Preteen girl looking at a cell phone with her parents

Family movie night? There's an app for that

Download our new mobile app on iOS and Android.

Parents' Guide to

Hot Seat

By Jeffrey M. Anderson, Common Sense Media Reviewer

age 15+

Trapped-in-an-office-chair thriller has action violence.

Movie R 2022 99 minutes
Hot Seat Movie: Poster

A Lot or a Little?

What you will—and won't—find in this movie.

Community Reviews

There aren't any parent reviews yet. Be the first to review this title.

Is It Any Good?

Our review:
Parents say: Not yet rated
Kids say: Not yet rated

A not-bad idea for a low-budget, mostly one-set suspense story turns into a rushed, generic movie, cutting corners and missing potential at every turn, eventually disappearing from memory. A variation on movies like Speed or Die Hard with a Vengeance, Hot Seat suffers off the bat from a lack of kinetic movement, given that it's about not moving. Director James Cullen Bressack finds a kind of middling pace, coupled with shaky-cam filming and twitchy editing that isn't slow enough to generate suspense or quick enough to pump adrenaline; it just sort of elicits a numbness.

It doesn't help that Dillon isn't the most dynamic actor. He has an abrasive, streetwise jester quality -- used to good effect in the series Entourage -- that wears thin when he's in the spotlight. The other actors don't quite seem right either. The villainous voice in the speaker has no subtlety, no control. He just curses and barks and says clichéd things like "Tick tock! Tick tock!" The hostage, Ava, is more of a supermodel than an actor, and she can't even seem to suggest that she's scared. Gibson, of course, with his "old guy" wisecracking persona, is the only one who manages to look like he's having fun. Alas, his partner, a Black man, is one of the first characters to die, which is an insufferable cliché. All in all, this Hot Seat is sure to leave viewers cold.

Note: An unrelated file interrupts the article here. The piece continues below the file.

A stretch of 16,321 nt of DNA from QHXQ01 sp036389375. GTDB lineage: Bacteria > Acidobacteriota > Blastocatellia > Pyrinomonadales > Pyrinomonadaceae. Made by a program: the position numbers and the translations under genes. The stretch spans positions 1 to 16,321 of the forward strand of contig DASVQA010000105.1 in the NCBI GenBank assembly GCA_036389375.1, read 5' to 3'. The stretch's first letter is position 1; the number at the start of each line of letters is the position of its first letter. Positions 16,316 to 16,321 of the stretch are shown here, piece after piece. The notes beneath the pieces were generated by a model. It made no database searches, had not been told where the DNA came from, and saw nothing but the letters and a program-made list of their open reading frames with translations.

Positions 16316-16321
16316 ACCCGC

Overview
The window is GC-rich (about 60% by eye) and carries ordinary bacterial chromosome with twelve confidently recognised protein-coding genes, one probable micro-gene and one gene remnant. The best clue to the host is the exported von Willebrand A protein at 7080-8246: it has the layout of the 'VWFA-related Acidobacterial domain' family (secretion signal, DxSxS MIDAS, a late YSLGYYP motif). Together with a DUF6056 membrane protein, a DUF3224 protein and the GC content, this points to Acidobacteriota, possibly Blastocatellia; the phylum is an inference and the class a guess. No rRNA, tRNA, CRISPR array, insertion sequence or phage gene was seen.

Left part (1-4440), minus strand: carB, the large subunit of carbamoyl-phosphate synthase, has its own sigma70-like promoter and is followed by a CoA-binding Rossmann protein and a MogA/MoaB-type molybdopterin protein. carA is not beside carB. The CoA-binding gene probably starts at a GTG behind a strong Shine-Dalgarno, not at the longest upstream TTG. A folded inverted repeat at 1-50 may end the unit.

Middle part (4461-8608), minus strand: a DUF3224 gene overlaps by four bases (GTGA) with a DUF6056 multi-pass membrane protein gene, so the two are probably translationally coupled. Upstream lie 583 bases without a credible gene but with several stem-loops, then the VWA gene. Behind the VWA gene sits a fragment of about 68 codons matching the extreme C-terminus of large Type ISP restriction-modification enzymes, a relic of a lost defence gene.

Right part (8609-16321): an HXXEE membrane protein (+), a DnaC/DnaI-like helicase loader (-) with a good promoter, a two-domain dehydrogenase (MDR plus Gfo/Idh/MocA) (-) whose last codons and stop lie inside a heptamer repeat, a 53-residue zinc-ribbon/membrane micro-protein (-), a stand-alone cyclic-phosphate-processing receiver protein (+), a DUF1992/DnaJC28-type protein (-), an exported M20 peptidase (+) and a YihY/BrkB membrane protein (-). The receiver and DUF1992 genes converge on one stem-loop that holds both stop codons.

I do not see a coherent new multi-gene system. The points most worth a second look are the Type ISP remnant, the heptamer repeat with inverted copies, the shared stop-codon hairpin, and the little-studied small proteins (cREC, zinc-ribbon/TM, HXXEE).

Movie Details

Did we miss something on diversity?

Research shows a connection between kids' healthy self-esteem and positive portrayals in media. That's why we've added a new "Diverse Representations" section to our reviews that will be rolling out on an ongoing basis. You can help us help kids by suggesting a diversity update.

Common Sense Media's unbiased ratings are created by expert reviewers and aren't influenced by the product's creators or by any of our funders, affiliates, or partners.

See how we rate